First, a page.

You can, however, get seed mixtures of penstemons such as 'Skyline Mixed' (Suttons, pounds 1.25) that grow into bushy plants no more than about 18in tall. They are useful for filling gaps where other things have died. If you sow early enough, and grow the plants without a check, you can get them to flower the same year. Or you can treat them as biennials, sow them in early August, overwinter them in a cold greenhouse, and plant them out the following spring. That way they come into bloom earlier.
Stocks come from the same part of the rainbow as penstemons but have the huge extra advantage of smelling like a celestial Body Shop. They are a confusing family because they bob up under too many divisions: Park, Ten Week, East Lothian, Brompton, Regular, Mammoth, Night-scented. The ones I usually grow are the biennial Bromptons, which, like wallflowers, you sow in summer, to flower the following year.
This year I am splashing out with an early flowering annual stock called 'Apple Blossom' (Thompson & Morgan, pounds 1.99). It looks desperately wholesome: pink and white, as you would expect, fully double, heavily scented, about a foot tall. It affects me like Shirley Temple films: half of me goes 'Aaah. . . .', the other half goes 'Arrrrgh]' I must hope the first reaction is stronger than the second. At least the stock won't sing.
Stocks have been cultivated for almost as long as there have been gardeners. They are documented in the 11th-century gardens of Islam, they crop up in the illustrations in some of the earliest printed books in Europe, they appear on the famous Unicorn tapestries (woven in about AD 1500) that now hang in the Metropolitan Museum of Art in New York.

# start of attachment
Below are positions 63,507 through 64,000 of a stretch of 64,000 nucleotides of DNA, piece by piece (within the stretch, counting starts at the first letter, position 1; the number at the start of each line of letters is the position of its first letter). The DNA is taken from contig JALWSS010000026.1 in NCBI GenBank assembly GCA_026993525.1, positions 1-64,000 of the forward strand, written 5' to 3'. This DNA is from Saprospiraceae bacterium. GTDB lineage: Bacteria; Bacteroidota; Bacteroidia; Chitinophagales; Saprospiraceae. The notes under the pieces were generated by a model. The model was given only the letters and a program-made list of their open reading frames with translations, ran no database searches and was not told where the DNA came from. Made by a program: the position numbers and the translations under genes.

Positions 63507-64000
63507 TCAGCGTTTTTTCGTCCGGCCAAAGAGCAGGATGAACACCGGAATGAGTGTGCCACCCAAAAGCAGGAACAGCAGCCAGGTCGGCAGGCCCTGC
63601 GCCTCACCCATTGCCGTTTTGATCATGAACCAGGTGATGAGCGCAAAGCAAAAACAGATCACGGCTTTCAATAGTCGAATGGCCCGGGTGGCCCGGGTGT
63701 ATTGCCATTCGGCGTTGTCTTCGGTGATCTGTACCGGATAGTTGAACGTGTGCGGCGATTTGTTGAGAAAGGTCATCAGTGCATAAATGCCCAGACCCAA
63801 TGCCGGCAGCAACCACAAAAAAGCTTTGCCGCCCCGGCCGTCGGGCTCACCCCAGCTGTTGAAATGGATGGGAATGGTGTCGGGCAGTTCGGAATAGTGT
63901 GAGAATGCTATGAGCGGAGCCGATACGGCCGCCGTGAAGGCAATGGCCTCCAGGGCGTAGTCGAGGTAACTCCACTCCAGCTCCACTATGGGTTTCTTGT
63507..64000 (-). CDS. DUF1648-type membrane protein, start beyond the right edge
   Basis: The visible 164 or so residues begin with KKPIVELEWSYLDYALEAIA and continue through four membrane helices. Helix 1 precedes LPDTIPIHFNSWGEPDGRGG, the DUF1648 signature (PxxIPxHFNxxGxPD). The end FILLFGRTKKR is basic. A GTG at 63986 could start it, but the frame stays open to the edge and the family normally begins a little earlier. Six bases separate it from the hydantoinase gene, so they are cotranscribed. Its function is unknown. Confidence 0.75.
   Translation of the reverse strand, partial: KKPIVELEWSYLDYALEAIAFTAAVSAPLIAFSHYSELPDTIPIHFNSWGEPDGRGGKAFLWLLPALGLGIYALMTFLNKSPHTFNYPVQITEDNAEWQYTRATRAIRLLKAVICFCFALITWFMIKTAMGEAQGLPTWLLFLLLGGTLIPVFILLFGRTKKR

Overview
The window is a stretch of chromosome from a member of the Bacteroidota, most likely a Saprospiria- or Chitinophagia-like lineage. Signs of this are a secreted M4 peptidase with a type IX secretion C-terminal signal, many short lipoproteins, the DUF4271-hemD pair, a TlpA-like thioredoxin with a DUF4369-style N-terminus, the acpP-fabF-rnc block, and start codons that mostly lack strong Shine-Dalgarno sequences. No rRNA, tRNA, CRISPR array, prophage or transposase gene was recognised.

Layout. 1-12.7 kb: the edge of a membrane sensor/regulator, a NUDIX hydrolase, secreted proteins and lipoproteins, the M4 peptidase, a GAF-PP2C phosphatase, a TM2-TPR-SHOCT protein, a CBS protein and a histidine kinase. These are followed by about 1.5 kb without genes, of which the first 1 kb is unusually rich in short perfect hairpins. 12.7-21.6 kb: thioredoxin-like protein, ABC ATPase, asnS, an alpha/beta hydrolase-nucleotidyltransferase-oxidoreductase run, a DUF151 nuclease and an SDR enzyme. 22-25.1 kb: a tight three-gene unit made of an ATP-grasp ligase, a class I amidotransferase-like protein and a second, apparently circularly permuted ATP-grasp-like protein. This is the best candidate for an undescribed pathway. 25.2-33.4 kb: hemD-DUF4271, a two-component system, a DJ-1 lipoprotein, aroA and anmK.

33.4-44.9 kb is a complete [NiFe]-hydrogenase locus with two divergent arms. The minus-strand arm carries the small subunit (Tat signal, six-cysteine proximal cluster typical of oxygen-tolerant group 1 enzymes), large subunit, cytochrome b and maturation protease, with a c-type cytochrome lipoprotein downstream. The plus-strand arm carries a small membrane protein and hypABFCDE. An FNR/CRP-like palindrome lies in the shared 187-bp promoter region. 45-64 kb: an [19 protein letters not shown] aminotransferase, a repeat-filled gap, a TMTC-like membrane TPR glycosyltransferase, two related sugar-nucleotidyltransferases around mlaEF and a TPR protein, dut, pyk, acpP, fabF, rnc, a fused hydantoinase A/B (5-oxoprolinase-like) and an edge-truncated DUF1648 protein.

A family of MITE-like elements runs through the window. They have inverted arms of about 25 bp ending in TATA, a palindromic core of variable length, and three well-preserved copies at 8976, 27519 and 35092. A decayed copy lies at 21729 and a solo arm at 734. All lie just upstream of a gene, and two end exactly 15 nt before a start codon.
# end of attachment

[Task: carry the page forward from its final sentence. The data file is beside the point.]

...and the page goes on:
The Italian agriculturist Agostino del Riccio had them growing in his courtyard garden in 1597. They survived through the anti- flower pogrom of the English landscape garden, and emerged triumphant into the High Victorian gardens of the 19th century, when they were used extensively both for cutting and for bedding out. Contemporary gardening books recommended them for 'flowerbeds and borders, for edgings, ribbons and pot culture'.
Victorian garden writers advise frequent applications of guano water for the best stocks. This was a fertiliser made from dissolving bird droppings in water. First find your guano, but the inference is clear. Stocks do best on good, rich, well-fed ground.
Finally, violas, or rather one viola, 'Baby Franjo' (Johnsons, pounds 1.45). For length of flowering, violas can scarcely be beaten, often singing away for seven months of the year. This variety is a rich golden yellow, with the small, elongated face of proper violas. Pansies are much moonier.
As with penstemons, you have a choice about when to sow. It can be now, the seed scattered thinly over the compost, or it can be in June, for flowering the following year. The hotter it gets, the more poorly the seeds germinate, but the summer sowing will give you plants that flower early in the year. I am going to do both, in the certain knowledge that Joshua, the most hopeless cat that ever cadged free board and lodging, will certainly make his bed on one lot.
Thompson & Morgan, Poplar Lane, Ipswich, Suffolk IP8 3BU (0473 688821). Samuel Dobie and Son Ltd, Broomhill Way, Torquay, Devon ETQ2 7QW (0803 616281). W W Johnson, London Road, Boston, Lincolnshire PE21 8AD (0205 365051). Suttons Seeds Ltd, Hele Road, Torquay, Devon TQ2 7QJ (0803 614614).Reuse content